PHILADELPHIA (AP) Seventy-two-year-old Susan Collesidis was never a football fan until she heard Carson Wentz talk about his faith.
Then she was hooked on the Philadelphia Eagles.
When Wentz found out his newest fan was fighting an advanced stage of cancer, he sent her an encouraging message with inspirational Bible verses.
”How much joy I get from watching him and his team play supernatural football every week,” she said after reading it.
Two weeks later, Collesidis lost her battle with cancer the night before Thanksgiving.
”The message meant so much to Susan because she admired Carson as a person and believer more than a football player,” son-in-law Doug Horton said. ”He’s the reason she started caring about sports and she couldn’t wait to watch the Eagles every week.”
Wentz isn’t playing in the Super Bowl against the New England Patriots because he tore his ACL in Week 14. But backup quarterback Nick Foles also is a ”brother in Christ” and one of the leaders in a locker room filled with guys who have formed a strong bond because of their faith.
”It truly is a brotherhood,” Pro Bowl tight end Zach Ertz said. ”Those guys are holding me accountable. Off the field, I’m holding them accountable. We truly care about each other, we truly care about the growth that each individual has in the word, as believers, as well as friends and family. There are a lot of guys who are truly trying to boost me up and keep me focused on the main thing, which is obviously the word. …”
Christian players openly expressing their faith is nothing new in the NFL: Reggie White, Kurt Warner, Tim Tebow, Ray Lewis and Russell Wilson among many others. But these Eagles are an unusually close-knit group.
”There is a stronger connection here,” said defensive end Steven Means, who played for three other teams. ”It’s another level because we push each other in certain areas that we are flawed at and open ourselves up to each other. We text each other throughout the day making sure that everybody is on the right path and doing the right thing.”
Torrey Smith played with Lewis on the Super Bowl champion Baltimore Ravens in 2012. They had a solid core of Christian players who used their faith for inspiration during their journey. Smith also spent two years in San Francisco before the wide receiver came to Philadelphia this season. He said it’s different here.
”I’ve been lucky to be part of three organizations that do have a very strong Christian presence,” Smith said. ”The difference here is a lot of younger guys lead.”
It starts with Wentz, the face of the franchise.
Wentz went on a mission trip to Haiti last May with former teammate Jordan Matthews and a group led by Kyle Horner, lead pastor of The Connect Church. He delivered a sermon a month later at a church back home in North Dakota and launched his Audience of One Foundation in July. Wentz and several teammates even created a devotional video series for the Bible app.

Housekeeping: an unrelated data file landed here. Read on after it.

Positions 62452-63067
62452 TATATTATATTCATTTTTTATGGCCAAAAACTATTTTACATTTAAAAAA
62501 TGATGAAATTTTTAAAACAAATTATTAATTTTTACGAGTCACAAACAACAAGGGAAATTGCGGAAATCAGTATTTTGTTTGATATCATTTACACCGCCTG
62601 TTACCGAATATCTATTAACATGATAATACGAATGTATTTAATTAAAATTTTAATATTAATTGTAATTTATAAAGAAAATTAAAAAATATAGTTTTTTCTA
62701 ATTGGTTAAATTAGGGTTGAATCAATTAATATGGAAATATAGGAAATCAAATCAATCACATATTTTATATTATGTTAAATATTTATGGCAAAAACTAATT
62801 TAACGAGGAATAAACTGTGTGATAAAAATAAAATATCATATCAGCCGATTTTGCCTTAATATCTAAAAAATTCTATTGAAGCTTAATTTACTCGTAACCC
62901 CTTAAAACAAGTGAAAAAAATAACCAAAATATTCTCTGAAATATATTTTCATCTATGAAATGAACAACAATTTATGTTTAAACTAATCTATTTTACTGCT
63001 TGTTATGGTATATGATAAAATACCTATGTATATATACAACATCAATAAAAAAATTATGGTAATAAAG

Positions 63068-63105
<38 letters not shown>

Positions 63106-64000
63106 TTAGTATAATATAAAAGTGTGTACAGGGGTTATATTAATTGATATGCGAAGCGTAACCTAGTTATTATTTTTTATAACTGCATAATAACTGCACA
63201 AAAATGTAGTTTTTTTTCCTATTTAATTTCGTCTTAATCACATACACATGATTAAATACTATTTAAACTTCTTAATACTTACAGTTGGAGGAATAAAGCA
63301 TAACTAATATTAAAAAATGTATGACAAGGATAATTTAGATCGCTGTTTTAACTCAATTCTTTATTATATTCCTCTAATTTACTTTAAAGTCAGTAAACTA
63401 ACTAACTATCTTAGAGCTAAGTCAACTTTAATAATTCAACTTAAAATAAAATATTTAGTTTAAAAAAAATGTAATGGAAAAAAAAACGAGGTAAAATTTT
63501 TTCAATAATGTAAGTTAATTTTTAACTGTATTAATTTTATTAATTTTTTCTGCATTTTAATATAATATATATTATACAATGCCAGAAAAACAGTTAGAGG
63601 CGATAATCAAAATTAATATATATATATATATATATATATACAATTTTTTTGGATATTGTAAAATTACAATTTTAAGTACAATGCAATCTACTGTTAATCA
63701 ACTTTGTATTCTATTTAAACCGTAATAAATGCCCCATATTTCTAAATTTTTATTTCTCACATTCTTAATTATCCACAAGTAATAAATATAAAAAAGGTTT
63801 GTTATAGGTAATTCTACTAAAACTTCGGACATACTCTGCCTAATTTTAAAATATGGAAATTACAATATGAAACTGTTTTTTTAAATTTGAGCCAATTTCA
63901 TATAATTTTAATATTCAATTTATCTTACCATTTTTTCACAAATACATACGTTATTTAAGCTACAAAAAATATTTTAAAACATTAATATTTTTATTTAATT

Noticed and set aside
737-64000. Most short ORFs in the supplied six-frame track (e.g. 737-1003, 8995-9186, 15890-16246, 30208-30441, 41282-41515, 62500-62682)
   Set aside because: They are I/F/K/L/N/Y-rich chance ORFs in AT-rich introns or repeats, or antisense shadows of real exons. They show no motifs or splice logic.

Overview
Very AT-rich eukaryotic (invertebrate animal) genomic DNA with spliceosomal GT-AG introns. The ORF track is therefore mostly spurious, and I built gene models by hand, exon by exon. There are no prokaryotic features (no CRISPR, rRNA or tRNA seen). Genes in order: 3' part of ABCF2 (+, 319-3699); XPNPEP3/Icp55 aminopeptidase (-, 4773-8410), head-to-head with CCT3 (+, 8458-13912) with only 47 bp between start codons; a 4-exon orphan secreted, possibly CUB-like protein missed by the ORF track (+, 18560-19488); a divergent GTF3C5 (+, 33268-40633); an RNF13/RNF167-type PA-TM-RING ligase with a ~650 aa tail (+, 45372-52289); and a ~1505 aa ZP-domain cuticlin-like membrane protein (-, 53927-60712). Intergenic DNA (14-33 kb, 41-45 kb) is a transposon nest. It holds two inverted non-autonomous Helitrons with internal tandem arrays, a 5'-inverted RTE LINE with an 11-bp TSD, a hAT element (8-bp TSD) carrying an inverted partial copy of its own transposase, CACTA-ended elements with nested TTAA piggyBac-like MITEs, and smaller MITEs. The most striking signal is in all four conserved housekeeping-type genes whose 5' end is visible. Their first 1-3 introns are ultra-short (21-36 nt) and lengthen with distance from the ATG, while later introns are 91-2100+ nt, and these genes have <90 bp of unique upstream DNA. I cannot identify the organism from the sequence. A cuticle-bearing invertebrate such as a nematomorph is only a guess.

Four days before the season opener, Wentz and teammates Trey Burton and Stefen Wisniewski spoke at a faith event in front of a crowd of 2,000 people who sat in the rain for a couple hours to hear their favorite players share their testimony.
But before he had an MVP-caliber season and led the Eagles from worst to first, Wentz received plenty of criticism from some media and fans because he openly talked about his faith on social media .
He wasn’t deterred.
”Jesus was persecuted everywhere he went,” Wentz said. ”So if Jesus, who is our ultimate example, endured that, then I can endure a couple tweets. I can endure a little riff-raff here and there.”
A large group of players meet for Bible study on Thursdays and hold a study for couples on Mondays. They get together for prayer and devotionals the night before games. They’ve even gathered for baptisms in some unusual places.
In October 2016, Burton and pastor Ted Winsley baptized six players in a cold tub at the team’s practice facility.
”It was crazy,” said Winsley, the team’s longtime chaplain. ”The guys were just hungry, wanting their lives changed.”
Before a Thursday night game at Carolina last October, second-year pro Marcus Johnson was baptized in a hotel pool.
”Since I’ve come to Philly, I’ve grown in my faith so much,” Johnson said. ”As a rookie last year coming in, you always hear about the locker room and how dysfunctional it can be and people playing for money and this and that, but when I got here, everyone was so supportive and I knew it was something special.”
Having strong faith doesn’t make players immune to adversity, but it helps them deal with it. The Eagles (15-3) have overcome numerous injuries to important players on their way to winning the NFC championship.
Nine-time Pro Bowl left tackle Jason Peters, running back/return specialist Darren Sproles, special-teams captain Chris Maragos and kicker Caleb Sturgis suffered season-ending injuries along with Wentz and Jordan Hicks, the playmaking linebacker and quarterback on defense.
Instead of anger and resentment, they’ve leaned on their faith to maintain a positive attitude.
”Character is always revealed in times of testing,” said Horner, who pastors several players. ”For these men, Christ is not a crutch to lean upon, he is the foundation which their life is built upon. For them, faith is not an intellectual acknowledgement of truth, but a day-by-day expression of their love for God. This is where it all starts.”
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